So, there you have it - a tale of two corys. The history of this great misidentification I am less sure of. Most likely the first species imported was indeed C. julii from Brazil. The more recent opening up of South America, in terms if export by air, allowed species from other countries (specifically Peru in this case) to replace certain species with others in the marketplace.

To a degree, older literature is to blame, although if you look at quite a few really old aquarium books from the middle of the last century you are often surprised by a picture of the real C. julii. Enough about C. julii - it's hogging this spotlight which should be on C. trilineatus. The bottom picture in this article I took this morning to go with this article. It shows (from left to right). Corydoras similis, C. trilineatus and C. gossei. This particular C. trilineatus is special and has a story to tell.

During a tropical fish collection expedition into the area down river from Iquitos, Peru, we chanced across a local hut literally in the middle of nowhere. Nothing remarkable about that, this was a common occurrence, but within a small girl was ill with fever. Her somewhat anxious father asked the leader of our party as we passed if we could help in any way. We gave him some paracetomol to ease the girl's condition. It was all we could do, but the father was very grateful. Espying our various nets and buckets he correctly guessed we were collecting fish and rushed off to soon return with a small plastic bucket. Within it were a number of Corydoras which he had collected to sell onto exporters or their agents. He gave us these with his thanks. The three line Cory you see below was in that bucket.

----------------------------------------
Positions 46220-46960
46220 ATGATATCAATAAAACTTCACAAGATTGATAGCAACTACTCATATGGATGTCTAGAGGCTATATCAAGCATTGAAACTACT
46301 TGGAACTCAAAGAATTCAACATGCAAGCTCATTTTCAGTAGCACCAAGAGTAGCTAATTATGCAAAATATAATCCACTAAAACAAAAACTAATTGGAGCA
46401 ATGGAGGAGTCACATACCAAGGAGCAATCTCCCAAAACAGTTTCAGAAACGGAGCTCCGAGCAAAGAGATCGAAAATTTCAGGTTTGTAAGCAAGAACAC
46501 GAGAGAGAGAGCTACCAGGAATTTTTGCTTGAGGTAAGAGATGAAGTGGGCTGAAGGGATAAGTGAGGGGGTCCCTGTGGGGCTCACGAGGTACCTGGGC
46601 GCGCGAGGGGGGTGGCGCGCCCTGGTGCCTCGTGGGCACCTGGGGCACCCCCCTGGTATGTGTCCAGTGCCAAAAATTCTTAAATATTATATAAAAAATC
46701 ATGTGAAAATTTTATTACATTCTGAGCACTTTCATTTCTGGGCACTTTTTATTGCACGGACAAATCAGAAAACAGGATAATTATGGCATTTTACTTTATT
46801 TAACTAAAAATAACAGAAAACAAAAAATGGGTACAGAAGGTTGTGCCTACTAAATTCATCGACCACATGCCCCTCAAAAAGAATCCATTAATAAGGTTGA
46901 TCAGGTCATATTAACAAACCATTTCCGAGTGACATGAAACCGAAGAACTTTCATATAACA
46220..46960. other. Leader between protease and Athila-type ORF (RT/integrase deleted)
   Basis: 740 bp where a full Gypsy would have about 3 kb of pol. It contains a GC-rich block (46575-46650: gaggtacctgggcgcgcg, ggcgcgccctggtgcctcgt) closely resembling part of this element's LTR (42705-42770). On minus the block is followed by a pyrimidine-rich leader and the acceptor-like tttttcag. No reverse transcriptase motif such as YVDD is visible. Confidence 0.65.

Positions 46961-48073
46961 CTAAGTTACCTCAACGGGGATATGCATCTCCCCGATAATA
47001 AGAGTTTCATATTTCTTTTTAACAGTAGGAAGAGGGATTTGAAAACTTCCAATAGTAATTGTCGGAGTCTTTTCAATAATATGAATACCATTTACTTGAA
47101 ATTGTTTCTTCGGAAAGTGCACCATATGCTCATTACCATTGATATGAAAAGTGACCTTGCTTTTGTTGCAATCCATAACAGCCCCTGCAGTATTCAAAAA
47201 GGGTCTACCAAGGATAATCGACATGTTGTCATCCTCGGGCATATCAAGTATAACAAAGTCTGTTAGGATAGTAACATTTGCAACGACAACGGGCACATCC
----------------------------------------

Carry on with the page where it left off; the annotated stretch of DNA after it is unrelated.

Corydoras similis, C. trilineatus & C. gossei


Copyright information for the images used in this article can be found on the species' full Cat-eLog page.

Jump to next section Cat-eLog Data Sheet
Scientific Name Corydoras trilineatus  Cope, 1872
Common Names Three Line Cory
Leopard Cory, Panzerwels (Germany), Three Stripe Cory
Type Locality Tributary of Río Ambyiacu, Peru.